Sooner or later we have to distinguish between who we are and who we are not. We must accept the fact that we are not what we would like to be. We must cast off our false, exterior self like the cheap and showy garment that is and find our real self. The Road Back to You utilizes a screening tool to identify an #archetype of sorts, based on coping skills you have acquired from childhood. The theory is that over time, our adaptive strategies become increasingly complex. They get triggered so predictably, so often and so automatically that we can't tell where they end and where our true nature begins. Ironically, the term personality is derived from the Greek word for mask (persona), reflecting our tendency to confuse the masks we wear with our true selves long even after the threats from our childhood are gone. This personality, or even the mask of coping mechanisms, has defined us, limited us, maybe even imprisoned us.


When we over-identify who we are with our personality we forget or lose touch with our authentic self - the beautiful essence of who we are and certainly I was so very much this person just a few years ago. I might even argue that many professionals confuse their professional life or persona for their authentic self. I know I wasn't aware of who I was at all without midwifery. I was facing a personal crisis of exponential levels when I knew it was time to walk away. I didn't know any purpose for my life outside that role. My wonderful #therapist reminded me in each session, seek what is most authentic to you.


On this journey, she gave me a bit of homework, including reading and learning about the #Enneagrams. Certainly I am not arguing that this type of thing boxes anyone in or is the full picture of who we are, as we are very complex beings, but it did help me better understand myself. I feel like the Enneagram also helped me see my best self when I am healthy, and how I express myself when I am in an unhealthy place. Rather than hitting the floor smack in the face and needing a complete #transformation, now I can better recognize a need to reevaluate my commitments when I miss making the bed in the morning. Yes, I have committed to making my bed every single day so that I know, when I can't make time to do this simple task, I am becoming overwhelmed and need to scale back. No need to wait until I am having anxiety attacks or getting exceptionally fussy to recognize I am overwhelmed.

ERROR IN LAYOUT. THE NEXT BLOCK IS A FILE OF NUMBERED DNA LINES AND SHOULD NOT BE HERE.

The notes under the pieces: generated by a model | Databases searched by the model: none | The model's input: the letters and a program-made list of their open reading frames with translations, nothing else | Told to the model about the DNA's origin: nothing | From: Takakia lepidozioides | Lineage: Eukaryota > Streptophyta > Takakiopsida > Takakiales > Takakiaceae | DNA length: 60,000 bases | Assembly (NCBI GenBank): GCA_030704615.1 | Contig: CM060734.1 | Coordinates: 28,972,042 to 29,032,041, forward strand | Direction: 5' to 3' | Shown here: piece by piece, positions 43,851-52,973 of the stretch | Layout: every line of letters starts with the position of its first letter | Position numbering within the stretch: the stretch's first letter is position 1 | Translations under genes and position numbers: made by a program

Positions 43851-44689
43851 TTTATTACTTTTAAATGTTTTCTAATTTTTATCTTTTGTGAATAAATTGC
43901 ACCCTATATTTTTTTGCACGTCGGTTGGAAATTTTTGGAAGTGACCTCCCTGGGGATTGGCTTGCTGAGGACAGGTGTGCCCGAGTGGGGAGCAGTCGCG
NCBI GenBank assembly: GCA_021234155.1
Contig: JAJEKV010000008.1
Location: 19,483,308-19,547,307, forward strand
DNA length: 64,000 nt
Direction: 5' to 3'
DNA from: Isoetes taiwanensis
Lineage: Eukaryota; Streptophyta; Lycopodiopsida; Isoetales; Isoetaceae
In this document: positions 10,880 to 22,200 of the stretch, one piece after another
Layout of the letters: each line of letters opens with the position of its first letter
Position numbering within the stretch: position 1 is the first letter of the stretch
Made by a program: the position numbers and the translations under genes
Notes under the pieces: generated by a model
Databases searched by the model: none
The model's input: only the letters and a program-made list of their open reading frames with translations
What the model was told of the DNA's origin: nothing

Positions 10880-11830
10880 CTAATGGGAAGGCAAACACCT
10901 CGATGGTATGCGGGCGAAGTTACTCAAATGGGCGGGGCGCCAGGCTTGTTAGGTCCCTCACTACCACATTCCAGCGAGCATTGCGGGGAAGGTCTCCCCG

How Does Your Inner Child Cope


The premise of the #Enneagram is that there are nine basic personality types, one of which each of us will naturally gravitate and ultimately adopt as a child so we can cope with challenges and find our safe place. Each type has a distinct way of seeing the world and an underlying motivation that powerfully influences how that type thinks, feels, and behaves. Within these nine types, there are infinite numbers of expressions and there are also triads, leaning towards the mind, the heart, or the gut. Finally, there are wings, so while we generally identify more-so with a single number, we really are more on a spectrum so a neighboring number may also express much of your personality.


After understanding your primary type and wing, the Enneagram can show you how to better understand yourself when stressed, overtaxed, under fire, or absolutely burnt out. During these times, your number may move towards yet another number on the larger diagram and when secure, grounded, and healthy, they can move towards yet another. Again, sometimes it can be difficult to be mindful of how we feel. We become so externally focused or disembodied that until we lose it, we just aren't real self-aware or as I've shared previously, we talk ourselves out of our feelings, writing a narrative that fits our persona. However, if we objectively evaluate ourselves using what we learn from the Enneagrams, we can better identify our weaknesses and find some validation when healthy.